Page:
\vdots & \vdots & \vdots & \ddots & \vdots \\
      a_{m1} & a_{m2} & a_{m3} & \dots & a_{mn}
    \end{bmatrix}~.

Practice Exercises[edit]

Practice: Expressing Linear Equations As Matrices

Types of Matrices[edit]

Common types of matrices that we encounter in finite elements are:


  • a row vector that has one row and n columns.

            \mathbf{v} = \begin{bmatrix} v_1 & v_2 & v_3 & \dots & v_n
                   \end{bmatrix}
  • a column vector that has n rows and one column.

            \mathbf{v} = \begin{bmatrix} v_1 \\ v_2 \\ v_3 \\ \vdots \\ v_n
                   \end{bmatrix}
  • a square matrix that has an equal number of rows and columns.
  • a diagonal matrix which is a square matrix with only the

diagonal elements (a_{ii}) nonzero.


            \mathbf{A} = 
            \begin{bmatrix}
              a_{11} & 0 & 0 & \dots & 0 \\
              0 & a_{22} & 0 & \dots & 0 \\
              \vdots & \vdots & \vdots & \ddots & \vdots \\
              0 & 0 & 0 & \dots & a_{nn}
            \end{bmatrix}~.
  • the identity matrix (\mathbf{I}) which is a diagonal matrix and

with each of its nonzero elements (a_{ii}) equal to 1.


            \mathbf{A} = 
            \begin{bmatrix}
              1 & 0 & 0 & \dots & 0 \\
              0 & 1 & 0 & \dots & 0 \\
              \vdots & \vdots & \vdots & \ddots & \vdots \\
              0 & 0 & 0 & \dots & 1
            \end{bmatrix}~.
  • a symmetric matrix which is a square matrix with elements

such that a_{ij} = a_{ji}.


            \mathbf{A} = 
            \begin{bmatrix}
              a_{11} & a_{12} & a_{13} & \dots & a_{1n} \\
              a_{12} & a_{22} & a_{23} & \dots & a_{2n} \\
              a_{13} & a_{23} & a_{33} & \dots & a_{3n} \\
              \vdots & \vdots & \vdots & \ddots & \vdots \\
              a_{1n} & a_{2n} & a_{3n} & \dots & a_{nn}
            \end{bmatrix}~.
  • a skew-symmetric matrix which is a square matrix with elements

such that a_{ij} = -a_{ji}.


            \mathbf{A} = 
            \begin{bmatrix}
              a_{11} & a_{12} & a_{13} & \dots & a_{1n} \\
              -a_{12} & a_{22} & a_{23} & \dots & a_{2n} \\
              -a_{13} & -a_{23} & a_{33} & \dots & a_{3n} \\
              \vdots & \vdots & \vdots & \ddots & \vdots \\
              -a_{1n} & -a_{2n} & -a_{3n} & \dots & a_{nn}
            \end{bmatrix}~.

Note that the diagonal elements of a skew-symmetric matrix have to be zero: a_{ii} = -a_{ii} \Rightarrow a_{ii} = 0.

Matrix addition[edit]

Let \mathbf{A} and \mathbf{B} be two m \times n matrices with components a_{ij} and b_{ij}, respectively. Then


    \mathbf{C} = \mathbf{A} + \mathbf{B}  \implies c_{ij} = a_{ij} + b_{ij}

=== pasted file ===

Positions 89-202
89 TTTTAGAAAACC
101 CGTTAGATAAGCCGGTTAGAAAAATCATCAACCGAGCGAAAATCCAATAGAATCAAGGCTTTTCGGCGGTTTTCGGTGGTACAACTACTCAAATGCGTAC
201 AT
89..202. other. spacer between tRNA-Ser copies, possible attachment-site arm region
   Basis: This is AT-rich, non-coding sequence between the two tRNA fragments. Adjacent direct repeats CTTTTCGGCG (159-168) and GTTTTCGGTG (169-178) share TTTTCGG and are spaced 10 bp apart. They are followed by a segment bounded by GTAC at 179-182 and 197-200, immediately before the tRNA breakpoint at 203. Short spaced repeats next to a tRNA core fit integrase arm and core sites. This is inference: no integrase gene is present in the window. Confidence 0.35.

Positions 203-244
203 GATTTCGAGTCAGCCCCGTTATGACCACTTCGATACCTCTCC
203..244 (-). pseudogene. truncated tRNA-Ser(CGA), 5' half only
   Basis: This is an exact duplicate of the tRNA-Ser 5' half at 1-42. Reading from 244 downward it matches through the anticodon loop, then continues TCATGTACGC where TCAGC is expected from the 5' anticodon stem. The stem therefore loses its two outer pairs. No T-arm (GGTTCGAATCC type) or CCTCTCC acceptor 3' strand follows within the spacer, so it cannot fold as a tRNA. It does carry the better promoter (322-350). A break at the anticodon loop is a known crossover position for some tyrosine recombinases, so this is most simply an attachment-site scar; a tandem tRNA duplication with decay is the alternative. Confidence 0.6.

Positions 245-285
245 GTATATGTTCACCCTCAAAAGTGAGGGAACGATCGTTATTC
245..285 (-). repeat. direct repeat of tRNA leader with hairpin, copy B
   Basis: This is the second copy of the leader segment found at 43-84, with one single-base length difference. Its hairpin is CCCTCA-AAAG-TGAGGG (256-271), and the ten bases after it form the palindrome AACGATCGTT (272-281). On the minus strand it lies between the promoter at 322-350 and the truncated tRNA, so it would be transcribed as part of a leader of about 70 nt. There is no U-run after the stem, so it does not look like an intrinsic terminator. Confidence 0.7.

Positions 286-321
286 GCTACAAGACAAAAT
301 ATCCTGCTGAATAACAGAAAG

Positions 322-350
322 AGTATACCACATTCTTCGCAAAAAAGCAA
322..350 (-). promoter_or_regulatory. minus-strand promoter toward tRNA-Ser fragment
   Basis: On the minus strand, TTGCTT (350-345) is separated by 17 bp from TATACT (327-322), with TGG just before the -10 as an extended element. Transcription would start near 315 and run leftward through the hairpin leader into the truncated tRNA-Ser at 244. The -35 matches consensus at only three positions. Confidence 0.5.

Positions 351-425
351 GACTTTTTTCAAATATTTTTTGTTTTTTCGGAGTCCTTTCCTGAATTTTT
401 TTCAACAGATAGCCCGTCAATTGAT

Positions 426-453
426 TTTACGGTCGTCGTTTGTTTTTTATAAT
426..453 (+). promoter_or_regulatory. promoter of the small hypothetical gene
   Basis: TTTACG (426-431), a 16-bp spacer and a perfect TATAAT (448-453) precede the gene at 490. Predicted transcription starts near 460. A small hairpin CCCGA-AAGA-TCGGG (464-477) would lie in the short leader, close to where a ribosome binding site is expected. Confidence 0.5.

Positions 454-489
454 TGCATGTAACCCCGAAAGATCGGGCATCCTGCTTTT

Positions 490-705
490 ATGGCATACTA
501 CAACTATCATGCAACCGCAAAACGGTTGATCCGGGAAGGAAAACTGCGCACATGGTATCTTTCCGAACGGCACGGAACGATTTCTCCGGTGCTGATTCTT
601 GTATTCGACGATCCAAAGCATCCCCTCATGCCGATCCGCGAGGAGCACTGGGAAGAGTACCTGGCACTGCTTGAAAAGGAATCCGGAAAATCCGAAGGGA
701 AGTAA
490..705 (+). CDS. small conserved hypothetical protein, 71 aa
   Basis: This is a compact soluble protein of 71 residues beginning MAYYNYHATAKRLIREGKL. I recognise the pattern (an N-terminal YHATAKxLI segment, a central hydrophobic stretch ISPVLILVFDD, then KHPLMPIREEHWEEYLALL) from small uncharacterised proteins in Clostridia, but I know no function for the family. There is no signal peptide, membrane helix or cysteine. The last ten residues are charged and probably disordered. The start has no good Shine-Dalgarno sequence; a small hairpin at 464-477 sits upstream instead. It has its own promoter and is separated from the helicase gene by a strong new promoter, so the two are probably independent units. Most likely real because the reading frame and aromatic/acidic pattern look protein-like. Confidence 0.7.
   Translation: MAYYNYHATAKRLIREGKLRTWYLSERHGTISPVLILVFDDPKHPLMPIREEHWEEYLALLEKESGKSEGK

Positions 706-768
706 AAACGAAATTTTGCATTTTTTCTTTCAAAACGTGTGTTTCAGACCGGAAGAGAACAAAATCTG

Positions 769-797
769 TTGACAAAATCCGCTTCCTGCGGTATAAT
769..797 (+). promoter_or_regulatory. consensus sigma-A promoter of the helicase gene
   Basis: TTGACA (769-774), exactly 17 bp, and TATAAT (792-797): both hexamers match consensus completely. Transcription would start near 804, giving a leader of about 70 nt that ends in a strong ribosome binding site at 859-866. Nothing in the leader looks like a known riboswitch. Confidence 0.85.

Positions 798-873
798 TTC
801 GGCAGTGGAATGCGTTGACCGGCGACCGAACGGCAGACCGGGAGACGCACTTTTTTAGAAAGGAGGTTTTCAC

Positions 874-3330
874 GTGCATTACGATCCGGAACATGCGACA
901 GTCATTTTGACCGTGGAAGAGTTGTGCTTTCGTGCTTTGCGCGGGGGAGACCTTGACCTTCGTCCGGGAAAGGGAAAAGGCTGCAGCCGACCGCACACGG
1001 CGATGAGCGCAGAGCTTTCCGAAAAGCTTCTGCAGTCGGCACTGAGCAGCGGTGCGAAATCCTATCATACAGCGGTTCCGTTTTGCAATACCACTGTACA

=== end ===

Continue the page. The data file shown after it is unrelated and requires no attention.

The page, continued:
Multiplication by a scalar[edit]

Let \mathbf{A} be a m \times n matrix with components a_{ij} and let \lambda be a scalar quantity. Then,


    \mathbf{C} = \lambda\mathbf{A}  \implies c_{ij} = \lambda a_{ij}

Multiplication of matrices[edit]

Let \mathbf{A} be a m \times n matrix with components a_{ij}. Let \mathbf{B} be a p \times q matrix with components b_{ij}.

The product \mathbf{C} = \mathbf{A} \mathbf{B} is defined only if n = p. The matrix \mathbf{C} is a m \times q matrix with components c_{ij}. Thus,


    \mathbf{C} = \mathbf{A} \mathbf{B} \implies c_{ij} = \sum^n_{k=1} a_{ik} b_{kj}

Similarly, the product \mathbf{D} = \mathbf{B} \mathbf{A} is defined only if q = m. The matrix \mathbf{D} is a p \times n matrix with components d_{ij}. We have


    \mathbf{D} = \mathbf{B} \mathbf{A} \implies d_{ij} = \sum^m_{k=1} b_{ik} a_{kj}

Clearly, \mathbf{C} \ne \mathbf{D} in general, i.e., the matrix product is not commutative.

However, matrix multiplication is distributive. That means


    \mathbf{A} (\mathbf{B} + \mathbf{C}) = \mathbf{A} \mathbf{B} + \mathbf{A} \mathbf{C} ~.

The product is also associative. That means


    \mathbf{A} (\mathbf{B} \mathbf{C}) = (\mathbf{A} \mathbf{B}) \mathbf{C} ~.

Transpose of a matrix[edit]

Let \mathbf{A} be a m \times n matrix with components a_{ij}. Then the transpose of the matrix is defined as the n \times m matrix \mathbf{B} = \mathbf{A}^T with components b_{ij} = a_{ji}. That is,


    \mathbf{B} = \mathbf{A}^T = 
    \begin{bmatrix}
      a_{11} & a_{12} & a_{13} & \dots & a_{1n} \\
      a_{21} & a_{22} & a_{23} & \dots & a_{2n} \\
      a_{31} & a_{32} & a_{33} & \dots & a_{3n} \\
      \vdots & \vdots & \vdots & \ddots & \vdots \\
      a_{m1} & a_{m2} & a_{m3} & \dots & a_{mn}
    \end{bmatrix}^T 
    = 
    \begin{bmatrix}
      a_{11} & a_{21} & a_{31} & \dots & a_{m1} \\
      a_{12} & a_{22} & a_{32} & \dots & a_{m2} \\
      a_{13} & a_{23} & a_{33} & \dots & a_{m3} \\
      \vdots & \vdots & \vdots & \ddots & \vdots \\
      a_{1n} & a_{2n} & a_{3n} & \dots & a_{mn}
    \end{bmatrix}

An important identity involving the transpose of matrices is


     {
     (\mathbf{A} \mathbf{B})^T = \mathbf{B}^T \mathbf{A}^T
     }~.

Determinant of a matrix[edit]

The determinant of a matrix is defined only for square matrices.

For a 2 \times 2 matrix \mathbf{A}, we have